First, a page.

• 38 Each facility is situated in semi-mountainous, bowl-shaped terrain to help shield against radio frequency interference. The strategic 120-degree placement permits constant observation of spacecraft as the Earth rotates, and helps to make the DSN the largest and most sensitive scientific telecommunications system in the world.
    • 39 Each complex consists of at least four deep space terminals equipped with ultra-sensitive receiving systems and large parabolic-dish antennas. There are: One 34-meter (112 ft) diameter High Efficiency antenna. One or more 34-meter (112 ft) Beam waveguide antennas (three at the Goldstone Complex, two at the Robledo de Chavela complex (near Madrid), and one at the Canberra Complex). One 26-meter (85 ft) antenna. One 70-meter (230 ft) antenna. The antennas at all three DSN Complexes communicate directly with the Deep Space Operations Center (also known as Deep Space Network Operations Control Center) located at the JPL facilities in Pasadena, California. For us Indian space explorers, the Indian Deep Space Network (IDSN) is a network of large antennas and communication facilities situated at Byalalu, a village about 40 kilometres from Bangalore that supports the interplanetary spacecraft missions of India. Antenna at Goldstone Image and content courtsey - Deep Space network and wikipedia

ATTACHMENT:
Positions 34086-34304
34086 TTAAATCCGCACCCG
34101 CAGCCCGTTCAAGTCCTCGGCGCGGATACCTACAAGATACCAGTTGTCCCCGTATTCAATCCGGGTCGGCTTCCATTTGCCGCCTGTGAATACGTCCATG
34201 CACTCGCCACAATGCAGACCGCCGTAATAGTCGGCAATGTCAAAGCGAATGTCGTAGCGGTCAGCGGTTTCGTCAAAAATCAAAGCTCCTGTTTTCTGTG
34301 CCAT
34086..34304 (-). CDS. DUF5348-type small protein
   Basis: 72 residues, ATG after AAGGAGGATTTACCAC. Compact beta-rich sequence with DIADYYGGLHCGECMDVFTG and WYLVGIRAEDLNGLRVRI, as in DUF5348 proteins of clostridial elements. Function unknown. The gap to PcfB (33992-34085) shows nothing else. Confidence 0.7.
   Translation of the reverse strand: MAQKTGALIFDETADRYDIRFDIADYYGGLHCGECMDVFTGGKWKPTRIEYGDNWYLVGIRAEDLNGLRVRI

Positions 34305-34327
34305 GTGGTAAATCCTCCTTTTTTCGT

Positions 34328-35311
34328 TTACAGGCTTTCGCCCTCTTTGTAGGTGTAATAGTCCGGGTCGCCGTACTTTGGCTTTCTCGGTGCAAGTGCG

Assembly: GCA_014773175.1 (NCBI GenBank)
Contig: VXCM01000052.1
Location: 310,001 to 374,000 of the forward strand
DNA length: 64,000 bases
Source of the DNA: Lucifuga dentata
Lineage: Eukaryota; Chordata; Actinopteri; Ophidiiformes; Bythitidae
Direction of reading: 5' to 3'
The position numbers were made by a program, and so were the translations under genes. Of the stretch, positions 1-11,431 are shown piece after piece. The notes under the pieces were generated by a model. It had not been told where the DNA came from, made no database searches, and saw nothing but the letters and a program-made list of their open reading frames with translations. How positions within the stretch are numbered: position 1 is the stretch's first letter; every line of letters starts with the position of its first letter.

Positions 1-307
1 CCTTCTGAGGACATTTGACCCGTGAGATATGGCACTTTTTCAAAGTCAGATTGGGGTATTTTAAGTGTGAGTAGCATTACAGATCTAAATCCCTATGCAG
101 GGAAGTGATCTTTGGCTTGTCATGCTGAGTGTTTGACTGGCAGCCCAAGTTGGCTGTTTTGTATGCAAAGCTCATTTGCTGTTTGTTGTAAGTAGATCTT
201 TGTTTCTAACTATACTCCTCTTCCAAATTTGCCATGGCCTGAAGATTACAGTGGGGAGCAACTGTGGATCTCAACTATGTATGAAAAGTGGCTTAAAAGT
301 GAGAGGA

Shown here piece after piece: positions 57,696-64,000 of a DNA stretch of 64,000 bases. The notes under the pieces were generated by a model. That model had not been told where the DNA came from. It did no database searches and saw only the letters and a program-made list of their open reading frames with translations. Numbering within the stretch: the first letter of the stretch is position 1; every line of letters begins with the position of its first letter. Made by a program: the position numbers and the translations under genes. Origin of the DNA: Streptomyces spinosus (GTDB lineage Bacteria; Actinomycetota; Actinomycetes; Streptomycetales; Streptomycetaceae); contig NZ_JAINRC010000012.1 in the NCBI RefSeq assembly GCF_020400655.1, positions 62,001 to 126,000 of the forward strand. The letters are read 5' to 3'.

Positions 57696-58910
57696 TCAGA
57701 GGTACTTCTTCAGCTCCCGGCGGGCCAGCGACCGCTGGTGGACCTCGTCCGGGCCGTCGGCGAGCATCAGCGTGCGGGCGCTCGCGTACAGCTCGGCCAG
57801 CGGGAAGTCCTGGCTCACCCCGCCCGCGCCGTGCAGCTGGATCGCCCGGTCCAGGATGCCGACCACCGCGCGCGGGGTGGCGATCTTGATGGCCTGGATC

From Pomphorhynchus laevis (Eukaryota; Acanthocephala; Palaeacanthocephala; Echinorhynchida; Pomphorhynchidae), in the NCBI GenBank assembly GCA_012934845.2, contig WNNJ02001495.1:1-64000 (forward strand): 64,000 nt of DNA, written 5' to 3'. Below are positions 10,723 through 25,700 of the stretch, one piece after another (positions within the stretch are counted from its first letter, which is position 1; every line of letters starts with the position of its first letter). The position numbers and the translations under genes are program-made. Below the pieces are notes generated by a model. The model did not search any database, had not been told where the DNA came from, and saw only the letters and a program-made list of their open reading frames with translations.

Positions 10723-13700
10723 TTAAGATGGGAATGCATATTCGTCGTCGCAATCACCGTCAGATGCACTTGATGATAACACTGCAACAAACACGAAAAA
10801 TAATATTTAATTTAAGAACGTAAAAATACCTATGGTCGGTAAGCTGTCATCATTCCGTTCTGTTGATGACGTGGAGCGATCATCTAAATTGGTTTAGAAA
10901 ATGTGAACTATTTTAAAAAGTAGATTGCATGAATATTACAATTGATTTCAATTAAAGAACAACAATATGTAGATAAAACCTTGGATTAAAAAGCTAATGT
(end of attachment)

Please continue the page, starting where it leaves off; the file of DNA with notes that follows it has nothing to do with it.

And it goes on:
• 40 A R E W E A L O N E I N T H E U N I V E R S E? The biggest quest to answer one of life's most intriguing questions: Are we alone in the universe? Is anyone outside Earth is talking? Is anybody listening? Yes or no, either answer will have tremendous implications for mankind We have the technology to communicate over vast distances - millions of lights years. We are capable of sending and receiving radio signals across the vast expanses of space. Actually we have been sending them for over half a century. All radio, television, and radar signals from Earth leak out into space and spread across the galaxy. Perhaps some other advanced civilization has detected our signals and is now sending their own in an attempt at communication. The only way we'll know is to look and to listen. What Is SETI? SETI is an acronym for the Search for Extraterrestrial Intelligence. It is the science of using telescopes, radio and optical, to search the skies for signals from alien civilizations. The idea of SETI began in 1959. Why Radio-waves? Radio waves were chosen because they are capable of traveling the vast distances between stars and can be generated with reasonable amounts of power. All of our radio, TV, satellite, and radar signals are currently spreading out throughout the galaxy. A S T R O N O M Y A T H O M E : S E T I @ H O M E – F I N D I N G A L I E N S